A unique blend of exotic colour, flavour + detail
- Nov 30, 2015 Abstraction Nov 30, 2015
- Aug 27, 2015 GREEN ROOM Aug 27, 2015
- Jul 6, 2015 MEXICANA Jul 6, 2015
- Apr 7, 2015 Enchanted Apr 7, 2015
- Mar 25, 2015 Español Mar 25, 2015
- Nov 23, 2014 Primary Colours Nov 23, 2014
- Oct 14, 2014 Ahoy Sailor! Oct 14, 2014
- Aug 10, 2014 Grey Matter Aug 10, 2014
- Jul 10, 2014 Glam Interiors Jul 10, 2014
- May 19, 2014 French Provincial May 19, 2014
- Apr 9, 2014 The Magic of the Orient Apr 9, 2014
- Mar 3, 2014 Electrific Mar 3, 2014
- Feb 1, 2014 Beach House Feb 1, 2014
- November 2013
- Sep 12, 2013 Pastel Perfection Sep 12, 2013
- Aug 22, 2013 In A World of Imagination... Aug 22, 2013
- Aug 6, 2013 Translating Style: Q&A with Interior Designer, Nina Maya Aug 6, 2013
- July 2013
- June 2013
- May 12, 2013 Monochrome Living May 12, 2013
Mystical and magical interior design schemes
Let us start this visual story with a 'once upon a time'...
Red. Yellow. Blue.
Set sail on a voyage into an interior space with nautical-themed decor
Play with varying shades of grey to achieve strikingly different moods for your interiors...
And, while you're at it, why not throw a contrasting pop of vibrant colour into the mix as well?
Glimpse inside some of the stylishly designed homes of the rich and famous.
Definition: 'Noting, pertaining to, or resembling a style of furnishings and decoration originating in the provinces of France in the 18th century, derived from but less ornate than styles then current in Paris and featuring simply carved wood furniture, often with decorative curved moldings.'
Invite the exoticism, romance and culture of the orient into your home with an Asian-inspired decorating theme. Designed to imbue a sense of peace and tranquility into a space, Asian interiors are simplistic yet modern in design.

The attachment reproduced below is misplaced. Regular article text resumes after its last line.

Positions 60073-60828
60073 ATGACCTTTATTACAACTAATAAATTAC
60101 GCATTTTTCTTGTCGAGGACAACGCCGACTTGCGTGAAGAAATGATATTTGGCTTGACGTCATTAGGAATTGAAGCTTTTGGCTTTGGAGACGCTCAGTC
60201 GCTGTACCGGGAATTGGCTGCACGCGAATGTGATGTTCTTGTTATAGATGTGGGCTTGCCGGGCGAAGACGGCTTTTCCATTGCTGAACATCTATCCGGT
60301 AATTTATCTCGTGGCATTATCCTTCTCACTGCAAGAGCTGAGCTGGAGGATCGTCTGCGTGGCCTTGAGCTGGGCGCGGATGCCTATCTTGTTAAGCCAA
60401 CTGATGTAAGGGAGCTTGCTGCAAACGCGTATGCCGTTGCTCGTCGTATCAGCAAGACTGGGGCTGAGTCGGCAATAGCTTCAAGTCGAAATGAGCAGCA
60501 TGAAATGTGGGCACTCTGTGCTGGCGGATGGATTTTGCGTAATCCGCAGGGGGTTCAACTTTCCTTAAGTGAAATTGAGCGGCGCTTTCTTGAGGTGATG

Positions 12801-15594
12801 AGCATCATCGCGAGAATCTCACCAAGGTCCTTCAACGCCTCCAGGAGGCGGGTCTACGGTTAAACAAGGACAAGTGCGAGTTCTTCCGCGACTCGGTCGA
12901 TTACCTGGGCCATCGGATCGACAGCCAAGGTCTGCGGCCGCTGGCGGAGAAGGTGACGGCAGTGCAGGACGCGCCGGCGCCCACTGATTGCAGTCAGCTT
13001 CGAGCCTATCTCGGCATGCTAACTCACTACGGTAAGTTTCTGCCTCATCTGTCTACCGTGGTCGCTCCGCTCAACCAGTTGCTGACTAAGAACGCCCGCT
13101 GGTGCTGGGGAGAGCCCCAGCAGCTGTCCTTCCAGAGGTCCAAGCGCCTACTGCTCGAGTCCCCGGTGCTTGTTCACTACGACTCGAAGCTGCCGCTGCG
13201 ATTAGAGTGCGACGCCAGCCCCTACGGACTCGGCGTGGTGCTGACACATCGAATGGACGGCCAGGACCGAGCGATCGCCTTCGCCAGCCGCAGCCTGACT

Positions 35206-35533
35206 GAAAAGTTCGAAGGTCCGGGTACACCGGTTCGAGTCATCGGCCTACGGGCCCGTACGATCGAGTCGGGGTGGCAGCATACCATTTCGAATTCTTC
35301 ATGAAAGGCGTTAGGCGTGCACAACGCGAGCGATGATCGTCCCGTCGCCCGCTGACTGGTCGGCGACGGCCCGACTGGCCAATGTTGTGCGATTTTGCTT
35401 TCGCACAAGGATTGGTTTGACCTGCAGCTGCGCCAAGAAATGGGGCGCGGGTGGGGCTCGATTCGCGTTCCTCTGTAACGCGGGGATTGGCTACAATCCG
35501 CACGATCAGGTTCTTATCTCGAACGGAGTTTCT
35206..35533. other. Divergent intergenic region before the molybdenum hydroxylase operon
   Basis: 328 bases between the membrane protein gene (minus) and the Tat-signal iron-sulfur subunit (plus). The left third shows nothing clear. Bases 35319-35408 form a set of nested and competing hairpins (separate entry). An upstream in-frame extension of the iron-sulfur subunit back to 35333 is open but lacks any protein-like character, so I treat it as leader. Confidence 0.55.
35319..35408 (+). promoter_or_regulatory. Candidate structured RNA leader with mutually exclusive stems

Such interiors are frequently designed in harmony with the elements of feng shui, which creates and attracts positive energy into a room. For more information about feng shui, click here.
A mix of dramatic, neutral and metallic colours are used in Asian interior decorating. For example, the dominant colour in Chinese interiors is red, as it symbolises good fortune and joy. Red is usually combined with black; a neutral tone representing the colour of heaven. In contrast, the Japanese make use of more earthy tones, finished with gold trims and accents.
Asian furniture is typically made from natural materials, like wood and bamboo. In keeping with the minimalist theme, such furniture often serves several purposes. For example, storage boxes are used as tables, whilst futons can be converted into beds.
Rugs, tapestries and green foliage also feature heavily in Asian decorating, adding contrast, colour and interest to a room. Showcasing Asian culture and tradition, these elements give a space - that may otherwise be considered impersonal - character.
Overall, the trick to decorating a room in an oriental style is to keep it simple; the prime emphasis being on creating an uncluttered, balanced and serene retreat for its occupants.